I feel like starting with the immigration issue — which a lot of students know something about, but very few of them have really deep political or moral issues with — it's a great example of Catholicism, which, at its heart, is about recognizing that every person that you could possibly meet is created in the image and likeness of God. And women religious seem to do that so much better than, you know, just your standard, average Catholic.
Advocacy and social services grew out of so many other things; I kept finding [sisters] doing interesting activism work that I couldn't categorize in another way. So, you know, Nuns on the Bus and doing foster parenting and that kind of stuff.
But the environmentalism one, where we're at right now — I've been intrigued at how students find it very unexpected that women religious have such concern with environmentalism or feminist ecology. And yet, I can point them to congregations that are very nearby who make that a huge priority in how they live their lives in a monastery.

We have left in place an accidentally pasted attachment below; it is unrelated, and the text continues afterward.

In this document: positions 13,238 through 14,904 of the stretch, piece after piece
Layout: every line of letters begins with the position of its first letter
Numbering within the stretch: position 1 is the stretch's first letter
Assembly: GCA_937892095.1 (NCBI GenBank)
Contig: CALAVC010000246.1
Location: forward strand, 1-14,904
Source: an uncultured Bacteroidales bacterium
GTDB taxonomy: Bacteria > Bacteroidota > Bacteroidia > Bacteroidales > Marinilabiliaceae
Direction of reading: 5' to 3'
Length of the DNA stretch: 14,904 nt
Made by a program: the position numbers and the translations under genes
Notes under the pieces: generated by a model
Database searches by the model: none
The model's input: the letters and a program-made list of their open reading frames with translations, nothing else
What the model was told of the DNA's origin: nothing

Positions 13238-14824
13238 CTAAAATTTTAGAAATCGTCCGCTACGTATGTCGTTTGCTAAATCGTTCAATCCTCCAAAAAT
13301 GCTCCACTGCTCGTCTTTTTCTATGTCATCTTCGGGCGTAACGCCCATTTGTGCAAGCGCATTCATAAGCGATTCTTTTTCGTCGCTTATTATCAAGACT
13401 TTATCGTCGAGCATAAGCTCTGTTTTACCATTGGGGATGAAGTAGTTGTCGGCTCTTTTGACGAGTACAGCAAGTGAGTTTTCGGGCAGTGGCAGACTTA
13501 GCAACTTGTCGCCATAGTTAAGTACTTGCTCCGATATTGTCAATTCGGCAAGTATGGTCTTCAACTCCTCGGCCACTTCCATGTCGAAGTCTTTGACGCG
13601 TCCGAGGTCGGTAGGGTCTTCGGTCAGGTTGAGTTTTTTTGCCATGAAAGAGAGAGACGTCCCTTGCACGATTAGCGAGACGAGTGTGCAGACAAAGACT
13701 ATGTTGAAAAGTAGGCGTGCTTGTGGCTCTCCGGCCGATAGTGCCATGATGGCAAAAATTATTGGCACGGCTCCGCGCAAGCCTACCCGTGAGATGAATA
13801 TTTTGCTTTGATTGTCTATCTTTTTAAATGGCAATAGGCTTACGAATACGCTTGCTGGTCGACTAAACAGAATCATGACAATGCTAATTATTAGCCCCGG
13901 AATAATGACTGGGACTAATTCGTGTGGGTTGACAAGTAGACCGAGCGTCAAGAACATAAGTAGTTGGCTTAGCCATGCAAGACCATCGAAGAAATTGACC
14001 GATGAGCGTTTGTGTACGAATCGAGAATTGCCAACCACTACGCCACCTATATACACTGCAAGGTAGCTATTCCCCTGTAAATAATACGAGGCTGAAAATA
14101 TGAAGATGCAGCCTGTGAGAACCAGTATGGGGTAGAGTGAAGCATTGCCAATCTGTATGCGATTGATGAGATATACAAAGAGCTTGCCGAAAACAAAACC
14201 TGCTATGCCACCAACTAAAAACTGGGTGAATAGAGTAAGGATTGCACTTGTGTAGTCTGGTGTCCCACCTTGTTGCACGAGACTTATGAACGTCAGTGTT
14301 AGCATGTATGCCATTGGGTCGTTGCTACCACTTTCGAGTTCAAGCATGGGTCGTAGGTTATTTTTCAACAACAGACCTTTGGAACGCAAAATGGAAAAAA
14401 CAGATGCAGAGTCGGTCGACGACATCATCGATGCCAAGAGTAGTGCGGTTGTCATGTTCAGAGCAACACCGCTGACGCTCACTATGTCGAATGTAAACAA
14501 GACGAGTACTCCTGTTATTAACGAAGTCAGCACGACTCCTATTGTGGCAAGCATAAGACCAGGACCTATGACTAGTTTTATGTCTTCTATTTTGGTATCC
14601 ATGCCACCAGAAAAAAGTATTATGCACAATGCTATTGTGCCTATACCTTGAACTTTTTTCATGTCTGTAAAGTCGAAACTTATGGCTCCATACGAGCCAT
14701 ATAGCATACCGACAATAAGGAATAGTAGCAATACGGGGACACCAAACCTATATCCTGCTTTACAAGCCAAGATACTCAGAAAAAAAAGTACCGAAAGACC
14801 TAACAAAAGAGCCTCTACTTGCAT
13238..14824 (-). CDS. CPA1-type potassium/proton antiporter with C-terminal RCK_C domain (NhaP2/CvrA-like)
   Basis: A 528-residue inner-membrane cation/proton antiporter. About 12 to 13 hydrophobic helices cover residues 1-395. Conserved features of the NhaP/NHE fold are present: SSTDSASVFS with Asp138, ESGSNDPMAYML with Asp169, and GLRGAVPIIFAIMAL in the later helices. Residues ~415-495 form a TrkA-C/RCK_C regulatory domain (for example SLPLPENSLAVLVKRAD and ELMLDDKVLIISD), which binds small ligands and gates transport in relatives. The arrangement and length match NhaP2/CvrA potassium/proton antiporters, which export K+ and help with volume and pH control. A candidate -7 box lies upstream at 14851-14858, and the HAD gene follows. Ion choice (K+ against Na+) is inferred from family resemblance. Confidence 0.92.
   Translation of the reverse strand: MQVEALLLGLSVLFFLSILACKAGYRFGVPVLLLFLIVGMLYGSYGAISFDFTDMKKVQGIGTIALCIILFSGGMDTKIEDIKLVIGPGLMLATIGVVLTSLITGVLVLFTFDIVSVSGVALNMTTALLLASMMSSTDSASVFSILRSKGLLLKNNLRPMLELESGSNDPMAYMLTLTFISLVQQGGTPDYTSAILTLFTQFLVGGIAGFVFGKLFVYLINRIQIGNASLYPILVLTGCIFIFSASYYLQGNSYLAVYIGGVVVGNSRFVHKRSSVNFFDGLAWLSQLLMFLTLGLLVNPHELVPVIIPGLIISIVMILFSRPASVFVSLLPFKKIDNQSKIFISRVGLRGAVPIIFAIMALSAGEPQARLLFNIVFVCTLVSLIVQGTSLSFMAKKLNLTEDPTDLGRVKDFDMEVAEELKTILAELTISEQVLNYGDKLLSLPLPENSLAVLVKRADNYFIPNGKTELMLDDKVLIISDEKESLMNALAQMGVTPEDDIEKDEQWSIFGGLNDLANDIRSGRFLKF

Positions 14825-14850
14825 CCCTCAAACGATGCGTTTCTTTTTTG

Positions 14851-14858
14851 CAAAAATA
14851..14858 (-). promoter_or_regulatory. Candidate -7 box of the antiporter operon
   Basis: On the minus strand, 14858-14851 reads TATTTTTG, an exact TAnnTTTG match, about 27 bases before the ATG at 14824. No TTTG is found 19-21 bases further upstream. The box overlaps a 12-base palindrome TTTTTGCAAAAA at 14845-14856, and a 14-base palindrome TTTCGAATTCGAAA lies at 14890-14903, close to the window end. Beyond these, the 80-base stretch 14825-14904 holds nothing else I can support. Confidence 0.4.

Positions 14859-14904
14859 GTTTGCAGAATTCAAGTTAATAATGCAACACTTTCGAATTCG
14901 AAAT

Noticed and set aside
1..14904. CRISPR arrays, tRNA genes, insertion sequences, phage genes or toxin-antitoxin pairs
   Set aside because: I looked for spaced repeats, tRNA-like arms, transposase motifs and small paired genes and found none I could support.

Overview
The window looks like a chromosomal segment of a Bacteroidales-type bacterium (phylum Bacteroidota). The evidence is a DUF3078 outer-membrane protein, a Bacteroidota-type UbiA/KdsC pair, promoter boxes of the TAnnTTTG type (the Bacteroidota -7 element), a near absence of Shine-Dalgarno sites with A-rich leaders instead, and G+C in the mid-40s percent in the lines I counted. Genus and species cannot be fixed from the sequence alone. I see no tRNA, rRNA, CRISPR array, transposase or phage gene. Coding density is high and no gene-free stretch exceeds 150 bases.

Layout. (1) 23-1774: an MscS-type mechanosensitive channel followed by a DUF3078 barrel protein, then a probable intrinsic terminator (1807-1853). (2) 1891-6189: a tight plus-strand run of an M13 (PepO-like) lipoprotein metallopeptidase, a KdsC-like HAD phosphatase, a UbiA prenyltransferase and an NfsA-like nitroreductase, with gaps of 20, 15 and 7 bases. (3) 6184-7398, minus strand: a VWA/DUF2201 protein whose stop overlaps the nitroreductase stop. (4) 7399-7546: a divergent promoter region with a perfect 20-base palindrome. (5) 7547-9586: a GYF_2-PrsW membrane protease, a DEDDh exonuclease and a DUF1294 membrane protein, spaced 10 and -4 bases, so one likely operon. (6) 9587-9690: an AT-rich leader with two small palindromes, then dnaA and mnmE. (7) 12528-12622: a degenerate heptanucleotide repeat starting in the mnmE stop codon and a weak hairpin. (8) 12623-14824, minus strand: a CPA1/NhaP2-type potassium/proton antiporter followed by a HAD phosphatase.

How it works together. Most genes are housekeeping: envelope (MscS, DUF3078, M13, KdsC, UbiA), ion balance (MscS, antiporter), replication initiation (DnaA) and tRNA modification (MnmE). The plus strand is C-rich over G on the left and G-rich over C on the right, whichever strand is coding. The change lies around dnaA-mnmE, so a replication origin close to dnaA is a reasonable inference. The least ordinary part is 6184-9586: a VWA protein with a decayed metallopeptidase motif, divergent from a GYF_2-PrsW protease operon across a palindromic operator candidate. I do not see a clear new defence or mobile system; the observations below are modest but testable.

What have you noticed in how your students' thoughts and perceptions change from the start to the end of the class? I mean, these are young adults at a Lutheran school.
There's such an intimidation factor when they start the class. Most of the students I teach are not religion majors; they end up in this class sometimes because they know me or sometimes just because it fits in their schedule. They come in the first day of class and just assume that it's going to be memorizing theology or Bible stuff, so they get a little more excited when they realize that it's a lot more practical than that.
But then I start talking about women religious, and they are baffled [laughs]. Most of them have never met a woman religious. And then when they find out they have to actually talk to one, you can just tell they're terrified. Like, in a good way: They're not all dropping the class all of a sudden, but they really have this sense of "These are people that are so different from us and they live a life that I will never understand." You almost feel like you're sending them to a different country in a language they've never spoken before.